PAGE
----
The Future of a Small Church

“Dozens of times I get asked, “How big is your church?” My response is: “Under 50.” And each time I’m left standing immediately alone, not given the opportunity to rejoice over the incredible effectiveness of a small church in a rural community, turned inside out for Jesus.” ~ MIKE BRUBAKER, PASTOR


Myrtle Point’s Closing

Twila Veysey’s complete statement given at the 2007 Oregon-Idaho Annual Conference.

“Bishop Hoshibata and members of the annual conference:

Hard-working settlers started the Myrtle Point United Methodist Church in 1891 in much the same way most early country churches began in the Northwest. I could spend my allotted three minutes telling you about the church’s history, but what I really want to share with you is about the future.

As the demographics of our small community have changed, our members have become elderly. This year average attendance has been about 14. We have had no secretary or custodian, no nursery or choir for many years. We have no Sunday-school teachers. No children under the age of 15. No UMW. No youth group. No missions. In places the plaster is falling off the walls. Half of the lights in the sanctuary haven’t been on since November, but we couldn’t afford an electrician.

Last year a pastor in Alabama was called by God to retire early, pack up his family, and move to the Oregon Coast. I think his retirement lasted about three months. Through connection with the Oregon-Idaho Annual Conference, the Rev. Ken Autry found himself appointed to Myrtle Point in September. The last thing our struggling church thought it needed was a conservative Southern preacher, and I’m ashamed to say that Rev. Autry and his family received a cool welcome. But God doesn’t make mistakes, and in time we realized what a blessing Rev. Autry was.

We began to have what he called “Futuring Meetings,” and we came to the conclusion that we really had only two choices–either the conference would close the church or we could close it ourselves. We chose the latter.

Together, we worked through our grief and then decided our final worship service in our beautiful sanctuary would be on Easter Sunday–a day of joy and resurrection. Joy for what had been and resurrection for a new ministry. Because now, our plan is to fully embrace the Bishop’s Initiative to Eliminate Hunger.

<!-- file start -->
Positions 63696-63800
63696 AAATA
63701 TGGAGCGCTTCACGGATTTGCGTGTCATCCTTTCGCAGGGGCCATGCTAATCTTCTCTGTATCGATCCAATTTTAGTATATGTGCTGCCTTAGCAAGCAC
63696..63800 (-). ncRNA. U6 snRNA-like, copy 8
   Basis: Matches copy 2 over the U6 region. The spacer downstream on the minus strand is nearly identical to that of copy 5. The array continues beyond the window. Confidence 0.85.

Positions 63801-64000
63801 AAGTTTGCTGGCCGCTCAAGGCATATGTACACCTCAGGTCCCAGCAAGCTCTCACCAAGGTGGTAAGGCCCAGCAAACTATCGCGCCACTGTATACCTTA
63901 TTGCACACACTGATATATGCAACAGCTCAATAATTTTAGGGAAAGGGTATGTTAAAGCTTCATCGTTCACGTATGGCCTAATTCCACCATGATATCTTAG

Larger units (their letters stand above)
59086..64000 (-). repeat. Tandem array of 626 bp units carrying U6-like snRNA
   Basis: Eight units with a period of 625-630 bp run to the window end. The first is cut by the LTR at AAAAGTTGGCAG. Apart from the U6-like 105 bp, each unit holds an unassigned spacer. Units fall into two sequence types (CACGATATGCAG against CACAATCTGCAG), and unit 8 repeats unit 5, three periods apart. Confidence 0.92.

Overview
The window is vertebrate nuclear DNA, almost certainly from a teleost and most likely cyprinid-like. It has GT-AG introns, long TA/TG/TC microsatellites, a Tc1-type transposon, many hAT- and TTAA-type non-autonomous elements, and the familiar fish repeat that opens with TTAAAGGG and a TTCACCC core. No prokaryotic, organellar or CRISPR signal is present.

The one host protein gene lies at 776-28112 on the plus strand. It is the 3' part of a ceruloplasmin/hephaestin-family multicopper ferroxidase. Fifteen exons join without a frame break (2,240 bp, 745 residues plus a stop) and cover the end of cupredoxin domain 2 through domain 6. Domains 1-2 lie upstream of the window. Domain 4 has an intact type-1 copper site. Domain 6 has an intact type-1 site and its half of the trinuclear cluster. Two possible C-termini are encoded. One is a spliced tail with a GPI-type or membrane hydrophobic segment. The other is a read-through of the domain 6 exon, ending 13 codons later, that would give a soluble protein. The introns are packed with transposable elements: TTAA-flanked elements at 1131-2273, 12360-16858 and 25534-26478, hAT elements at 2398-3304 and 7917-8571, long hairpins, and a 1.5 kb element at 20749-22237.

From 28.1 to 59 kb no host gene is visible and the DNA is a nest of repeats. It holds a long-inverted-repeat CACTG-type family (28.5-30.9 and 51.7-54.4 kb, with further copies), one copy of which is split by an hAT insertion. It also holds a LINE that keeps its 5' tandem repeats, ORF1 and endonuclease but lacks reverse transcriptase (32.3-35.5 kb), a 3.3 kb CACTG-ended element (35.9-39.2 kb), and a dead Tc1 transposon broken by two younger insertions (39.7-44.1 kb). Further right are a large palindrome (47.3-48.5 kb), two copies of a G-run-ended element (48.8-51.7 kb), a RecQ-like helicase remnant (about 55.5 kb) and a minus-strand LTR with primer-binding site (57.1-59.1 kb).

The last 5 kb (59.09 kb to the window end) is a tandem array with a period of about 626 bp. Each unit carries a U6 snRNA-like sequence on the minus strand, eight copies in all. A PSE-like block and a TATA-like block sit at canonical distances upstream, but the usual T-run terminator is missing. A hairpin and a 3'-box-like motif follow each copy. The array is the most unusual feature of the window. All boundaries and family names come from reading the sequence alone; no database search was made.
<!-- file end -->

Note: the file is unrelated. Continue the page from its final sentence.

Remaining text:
Since Easter we have been meeting weekly for dinner, fellowship, Bible study, and worship in the basement of the church. We are moving our church membership to Pioneer UMC in Coquille, and a Myrtle Point Hunger Ministry has been formed. Unencumbered by a church building and operating expenses, we are embarking on a new ministry to address poverty in our community. Myrtle Point has high unemployment and a high poverty rate, with many school children enrolled in the free lunch program. We will provide a free hot meal one evening a week, open to all. We envision an outreach center, which could provide referrals or assistance in locating housing, clothing, job training, medical care, and/or transportation.

As the details are worked out, we of the Myrtle Point United Methodist Church have closed its doors. but the church is not a building and the legacy that we leave for our community is one of hope for the future.”

More here: gbgm-umc


3 thoughts on “The Future of a Small Church

  1. Pingback: A Simple Plan for Church Growth « Walking in the Wilderness

  2. Your church sounds like my church. We have twenty to thirty people who attend on a Sunday. I am amazed on the servant hearts of our members yet we are struggling financially. We have struggled financially for years. We voted to stay open for now.
    We have a ministry to people at a work-release jail. We find ways to help others in other ways too.

    • What a blessing to hear a little bit about your church family! We often forget how big the heart of a true servant can be and how much love a single person can give. Be encouraged in ALL the good works God gives you to do 🙂

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